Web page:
Galaxy

Astronomers are closing in on the proof they've sought for years that one of the most destructive objects in the universe—a supermassive black hole—lurks at the center of our own galaxy. Could it flare up and consume our entire galactic neighborhood? Join NOVA on a mind-bending investigation into one of the most bizarre corners of cosmological science: black hole research.

If we are not alone, who or what else out there? Is anybody listening? Is physical travel from one star system to another possible?

Our technology is not sufficient to detect any intelligent life form beyond hundred-millions light years. There are over 125 billion galaxies and we may never catch any sign.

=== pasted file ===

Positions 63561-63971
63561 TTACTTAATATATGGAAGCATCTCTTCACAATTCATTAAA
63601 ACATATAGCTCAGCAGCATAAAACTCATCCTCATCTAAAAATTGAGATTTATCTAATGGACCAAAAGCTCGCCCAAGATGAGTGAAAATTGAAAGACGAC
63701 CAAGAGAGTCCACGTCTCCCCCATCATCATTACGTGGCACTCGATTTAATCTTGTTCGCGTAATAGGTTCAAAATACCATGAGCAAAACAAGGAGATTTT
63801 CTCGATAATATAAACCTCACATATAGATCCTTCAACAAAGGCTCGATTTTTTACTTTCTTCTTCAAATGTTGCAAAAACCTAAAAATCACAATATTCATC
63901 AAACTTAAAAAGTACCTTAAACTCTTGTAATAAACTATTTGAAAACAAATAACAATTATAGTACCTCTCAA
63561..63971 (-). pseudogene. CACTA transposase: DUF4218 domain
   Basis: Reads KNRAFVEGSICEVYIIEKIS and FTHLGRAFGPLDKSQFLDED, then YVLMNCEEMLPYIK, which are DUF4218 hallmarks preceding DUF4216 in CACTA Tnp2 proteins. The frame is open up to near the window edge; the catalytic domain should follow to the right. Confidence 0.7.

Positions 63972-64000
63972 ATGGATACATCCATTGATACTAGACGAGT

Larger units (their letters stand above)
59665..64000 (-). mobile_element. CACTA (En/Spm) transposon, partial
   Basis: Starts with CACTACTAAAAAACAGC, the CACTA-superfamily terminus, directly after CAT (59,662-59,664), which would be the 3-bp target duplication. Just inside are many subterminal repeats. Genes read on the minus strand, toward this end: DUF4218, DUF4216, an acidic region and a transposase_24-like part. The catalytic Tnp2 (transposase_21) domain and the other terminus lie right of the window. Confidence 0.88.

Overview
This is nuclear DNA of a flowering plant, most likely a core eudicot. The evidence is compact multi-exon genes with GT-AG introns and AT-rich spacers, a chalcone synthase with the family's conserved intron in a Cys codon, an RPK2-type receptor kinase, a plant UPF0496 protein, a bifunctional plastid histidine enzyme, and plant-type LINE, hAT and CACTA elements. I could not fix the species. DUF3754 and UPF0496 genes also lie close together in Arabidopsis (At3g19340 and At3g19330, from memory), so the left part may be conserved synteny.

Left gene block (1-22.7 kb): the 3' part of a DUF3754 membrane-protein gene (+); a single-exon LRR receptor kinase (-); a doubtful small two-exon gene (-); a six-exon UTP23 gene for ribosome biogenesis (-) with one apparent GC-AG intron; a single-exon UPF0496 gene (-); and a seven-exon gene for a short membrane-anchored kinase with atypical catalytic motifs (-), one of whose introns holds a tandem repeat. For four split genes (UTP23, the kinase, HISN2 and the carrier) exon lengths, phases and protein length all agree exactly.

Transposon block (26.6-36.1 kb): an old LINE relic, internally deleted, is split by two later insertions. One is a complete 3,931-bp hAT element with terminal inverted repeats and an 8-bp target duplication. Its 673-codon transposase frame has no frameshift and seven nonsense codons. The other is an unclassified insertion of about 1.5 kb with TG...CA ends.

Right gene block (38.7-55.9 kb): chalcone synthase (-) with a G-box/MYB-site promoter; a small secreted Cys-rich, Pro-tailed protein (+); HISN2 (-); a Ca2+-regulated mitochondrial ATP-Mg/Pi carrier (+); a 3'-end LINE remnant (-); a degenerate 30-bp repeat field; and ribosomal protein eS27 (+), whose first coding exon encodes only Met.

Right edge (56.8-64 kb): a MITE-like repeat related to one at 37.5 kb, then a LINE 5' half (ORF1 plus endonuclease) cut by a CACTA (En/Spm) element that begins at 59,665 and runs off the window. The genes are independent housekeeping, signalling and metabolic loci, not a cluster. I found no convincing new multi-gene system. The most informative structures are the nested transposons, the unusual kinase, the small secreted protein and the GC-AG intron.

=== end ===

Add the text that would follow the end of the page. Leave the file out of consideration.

If there is a life, how will it develop? Will the mechanics of evolution be similar on the Earth?

Astronomers and scientists like Richard Dawkins explain their arguments on extraterrestrials. (www.youtube.com)

The Milky Way galaxy, the cosmic city of 200 billion stars. We live in a quiet neighborhood, but what is we could take our planet in a journey across the galaxy?

From a distance, our galaxy would look like a flat spiral, some 100,000 light years across, with pockets of gas, clouds of dust, and about 400 billion stars rotating around the galaxys center. Thick dust and blinding starlight have long obscured our vision into the mysterious inner regions of the galactic center. And yet, the clues have been piling up, that something important, something strange is going on in there. Astronomers tracking stars in the center of the galaxy have found the best proof to date that black holes exist. Now, they are shooting for the first direct image of a black hole.

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